Monday, June 26, 2017

Bolivar Peninsula: June 2017

I learned two things about Bolivar Peninsula on my recent road trip to the Galveston area.

First, it's not efficient to plan on taking the ferry back and forth in the same day.  I spent a couple of hours on both trips just sitting and waiting.  Next time, I'll do my Bolivar birding on the way to and from Galveston and once I get to the island, stay there until it's time to leave.

Second, the birding on Bolivar is so good that it almost makes the time lost waiting for the ferry worth it.

Black-crowned Night-Heron, Rollover Pass
I stopped at Rollover Pass on our drive in and hit all four corners to see what I could see.  The northwest corner was where the action was, including this Black-crowned Night-Heron with a little breeze in his head plumage, standing in a spot visually free of both fishermen and trash!

Laughing Gull, Rollover Pass
Speaking of fishing, a small group of Laughing Gulls was hovering around some folks who were doing just that apparently hoping for a handout or dropped scrap.  I was glad to get something sharp and well lit of an isolated bird.

Willet, Bolivar Peninsula
Frenchtown Road on the far west end yielded a sleepy Willet ...

Tricolored Heron, Bolivar Peninsula
... and a Tricolored Heron hunting in the surf.

Juvenile Black-crowned Night-Heron, Bolivar Peninsula
Fort Travis Park didn't have much, but this juvenile Black-crowned Night-Heron made itself available on the side of the entrance road.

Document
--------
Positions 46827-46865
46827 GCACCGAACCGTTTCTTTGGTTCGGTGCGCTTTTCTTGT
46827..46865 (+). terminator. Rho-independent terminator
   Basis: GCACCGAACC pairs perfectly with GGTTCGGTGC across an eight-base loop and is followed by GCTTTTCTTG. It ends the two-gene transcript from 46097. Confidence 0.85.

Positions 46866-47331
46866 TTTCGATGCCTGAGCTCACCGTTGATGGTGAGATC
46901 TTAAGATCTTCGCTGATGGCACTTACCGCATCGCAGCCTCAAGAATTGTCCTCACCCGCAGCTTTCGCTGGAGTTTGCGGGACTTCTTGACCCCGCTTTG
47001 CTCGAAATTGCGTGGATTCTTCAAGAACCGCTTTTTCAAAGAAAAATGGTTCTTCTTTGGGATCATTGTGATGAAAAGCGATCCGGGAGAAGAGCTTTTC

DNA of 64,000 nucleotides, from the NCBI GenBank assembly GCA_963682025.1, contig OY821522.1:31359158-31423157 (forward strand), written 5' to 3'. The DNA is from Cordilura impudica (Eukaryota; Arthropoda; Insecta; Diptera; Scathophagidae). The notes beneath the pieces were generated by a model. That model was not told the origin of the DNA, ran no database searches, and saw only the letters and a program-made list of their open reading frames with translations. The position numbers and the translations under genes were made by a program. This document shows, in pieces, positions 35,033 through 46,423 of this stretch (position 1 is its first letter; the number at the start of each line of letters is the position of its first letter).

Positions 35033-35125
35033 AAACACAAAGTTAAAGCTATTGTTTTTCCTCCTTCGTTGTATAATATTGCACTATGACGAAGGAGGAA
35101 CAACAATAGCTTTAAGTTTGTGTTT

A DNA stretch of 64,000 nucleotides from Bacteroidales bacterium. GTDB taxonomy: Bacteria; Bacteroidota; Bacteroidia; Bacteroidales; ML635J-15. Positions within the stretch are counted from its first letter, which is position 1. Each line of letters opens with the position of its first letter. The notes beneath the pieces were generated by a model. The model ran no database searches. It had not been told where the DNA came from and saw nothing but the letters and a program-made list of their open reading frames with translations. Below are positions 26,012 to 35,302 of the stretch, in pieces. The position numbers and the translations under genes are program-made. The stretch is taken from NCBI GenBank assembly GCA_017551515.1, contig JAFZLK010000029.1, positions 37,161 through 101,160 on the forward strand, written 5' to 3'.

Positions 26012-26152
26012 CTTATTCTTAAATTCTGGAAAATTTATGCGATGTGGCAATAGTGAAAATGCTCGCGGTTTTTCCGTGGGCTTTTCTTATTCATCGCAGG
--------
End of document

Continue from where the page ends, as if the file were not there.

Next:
Neotropic Cormorant, Bolivar Peninsula
I found a cormorant on a fence post at Bolivar Flats.  I'm calling it a Neotropic based on tail length, but I won't be shocked if someone on iNaturalist disagrees.

Scissor-tailed Flycatcher, Bolivar Peninsula
I love getting nice, crisp shots of birds on barbed wire.  This Scissor-tailed Flycatcher is a nice addition to the collection.

White Ibis, Bolivar Peninsula
Yacht Basin Road had a small, spread-out group of White Ibis, Roseate Spoonbills, and Snowy Egrets.  I got out of my car to approach for better shots, but they seemed very aware of my presence and not all that excited about it.  So I contented myself with a few long snaps like this one and retreated.

Osprey, Bolivar Peninsula
My withdrawal turned out to be well-timed, as as soon as I got back to my car an osprey with a meal landed on the utility pole right in front of me!  I hoped it would settle down and start eating, but as I tried to get a little closer it decided it didn't want an audience for its meal and flew off.

My two-day shotgun approach to birding Bolivar paid off with a bevy of beautiful photos!

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